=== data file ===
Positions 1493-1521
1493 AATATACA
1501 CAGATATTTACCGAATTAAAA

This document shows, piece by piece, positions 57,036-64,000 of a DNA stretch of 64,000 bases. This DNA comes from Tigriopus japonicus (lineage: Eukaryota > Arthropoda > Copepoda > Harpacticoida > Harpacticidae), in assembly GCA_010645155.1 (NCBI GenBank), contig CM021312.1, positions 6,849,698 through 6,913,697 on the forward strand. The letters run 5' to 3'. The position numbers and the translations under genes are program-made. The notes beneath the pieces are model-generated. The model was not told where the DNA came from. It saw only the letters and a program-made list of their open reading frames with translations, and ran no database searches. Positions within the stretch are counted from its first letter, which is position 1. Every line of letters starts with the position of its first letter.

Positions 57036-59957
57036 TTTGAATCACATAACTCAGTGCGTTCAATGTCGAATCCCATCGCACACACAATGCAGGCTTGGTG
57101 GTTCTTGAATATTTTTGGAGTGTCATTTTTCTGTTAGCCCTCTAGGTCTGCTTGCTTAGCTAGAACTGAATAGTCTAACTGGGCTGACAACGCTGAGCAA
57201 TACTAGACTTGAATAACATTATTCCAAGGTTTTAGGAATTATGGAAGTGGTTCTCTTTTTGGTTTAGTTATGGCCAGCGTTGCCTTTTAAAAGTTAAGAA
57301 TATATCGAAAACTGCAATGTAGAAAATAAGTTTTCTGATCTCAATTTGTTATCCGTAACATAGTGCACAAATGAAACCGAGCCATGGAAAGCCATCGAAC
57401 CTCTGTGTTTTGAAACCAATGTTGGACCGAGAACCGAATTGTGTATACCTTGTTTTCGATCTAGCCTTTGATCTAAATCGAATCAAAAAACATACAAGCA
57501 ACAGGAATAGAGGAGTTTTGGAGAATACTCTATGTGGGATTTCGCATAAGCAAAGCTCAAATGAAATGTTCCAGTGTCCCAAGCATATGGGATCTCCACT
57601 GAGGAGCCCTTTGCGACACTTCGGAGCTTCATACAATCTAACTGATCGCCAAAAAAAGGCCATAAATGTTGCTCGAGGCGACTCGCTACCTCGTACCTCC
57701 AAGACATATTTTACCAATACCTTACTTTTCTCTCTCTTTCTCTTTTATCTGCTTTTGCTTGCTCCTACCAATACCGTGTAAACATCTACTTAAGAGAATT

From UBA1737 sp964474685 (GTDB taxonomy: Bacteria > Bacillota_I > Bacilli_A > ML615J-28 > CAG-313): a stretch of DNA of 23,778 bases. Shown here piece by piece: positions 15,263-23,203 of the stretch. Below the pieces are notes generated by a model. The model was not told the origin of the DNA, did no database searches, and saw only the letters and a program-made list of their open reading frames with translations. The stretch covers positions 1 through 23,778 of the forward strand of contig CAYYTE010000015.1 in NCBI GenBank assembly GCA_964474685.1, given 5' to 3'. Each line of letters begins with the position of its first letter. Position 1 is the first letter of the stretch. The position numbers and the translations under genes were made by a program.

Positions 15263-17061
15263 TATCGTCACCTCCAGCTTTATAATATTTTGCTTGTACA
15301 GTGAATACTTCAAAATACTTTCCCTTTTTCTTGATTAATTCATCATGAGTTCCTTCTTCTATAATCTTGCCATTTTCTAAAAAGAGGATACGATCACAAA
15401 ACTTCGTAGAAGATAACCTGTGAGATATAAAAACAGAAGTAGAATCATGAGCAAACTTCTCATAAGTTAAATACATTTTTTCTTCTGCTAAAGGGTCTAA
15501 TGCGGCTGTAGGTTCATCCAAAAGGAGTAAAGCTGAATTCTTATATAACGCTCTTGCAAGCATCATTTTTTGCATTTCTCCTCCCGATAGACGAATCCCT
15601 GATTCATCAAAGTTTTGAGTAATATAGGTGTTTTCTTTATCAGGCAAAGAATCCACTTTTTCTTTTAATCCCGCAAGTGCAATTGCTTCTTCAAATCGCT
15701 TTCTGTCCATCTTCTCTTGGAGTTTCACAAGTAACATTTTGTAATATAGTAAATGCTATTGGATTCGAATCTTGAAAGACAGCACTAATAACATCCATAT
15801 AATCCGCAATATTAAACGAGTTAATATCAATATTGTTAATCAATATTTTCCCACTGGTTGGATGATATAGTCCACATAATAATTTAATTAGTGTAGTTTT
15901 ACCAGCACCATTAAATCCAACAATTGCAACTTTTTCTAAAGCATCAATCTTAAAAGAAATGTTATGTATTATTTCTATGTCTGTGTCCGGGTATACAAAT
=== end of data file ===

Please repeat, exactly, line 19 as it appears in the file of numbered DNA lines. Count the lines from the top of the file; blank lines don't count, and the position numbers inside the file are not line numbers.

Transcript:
15501 TGCGGCTGTAGGTTCATCCAAAAGGAGTAAAGCTGAATTCTTATATAACGCTCTTGCAAGCATCATTTTTTGCATTTCTCCTCCCGATAGACGAATCCCT